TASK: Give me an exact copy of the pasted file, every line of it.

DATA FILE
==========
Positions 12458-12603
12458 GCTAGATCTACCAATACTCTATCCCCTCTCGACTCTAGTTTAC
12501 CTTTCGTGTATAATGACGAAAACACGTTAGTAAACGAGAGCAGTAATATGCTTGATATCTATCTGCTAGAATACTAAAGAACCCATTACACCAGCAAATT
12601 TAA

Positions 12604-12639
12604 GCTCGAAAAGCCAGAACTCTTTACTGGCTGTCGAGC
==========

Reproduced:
Positions 12458-12603
12458 GCTAGATCTACCAATACTCTATCCCCTCTCGACTCTAGTTTAC
12501 CTTTCGTGTATAATGACGAAAACACGTTAGTAAACGAGAGCAGTAATATGCTTGATATCTATCTGCTAGAATACTAAAGAACCCATTACACCAGCAAATT
12601 TAA

Positions 12604-12639
12604 GCTCGAAAAGCCAGAACTCTTTACTGGCTGTCGAGC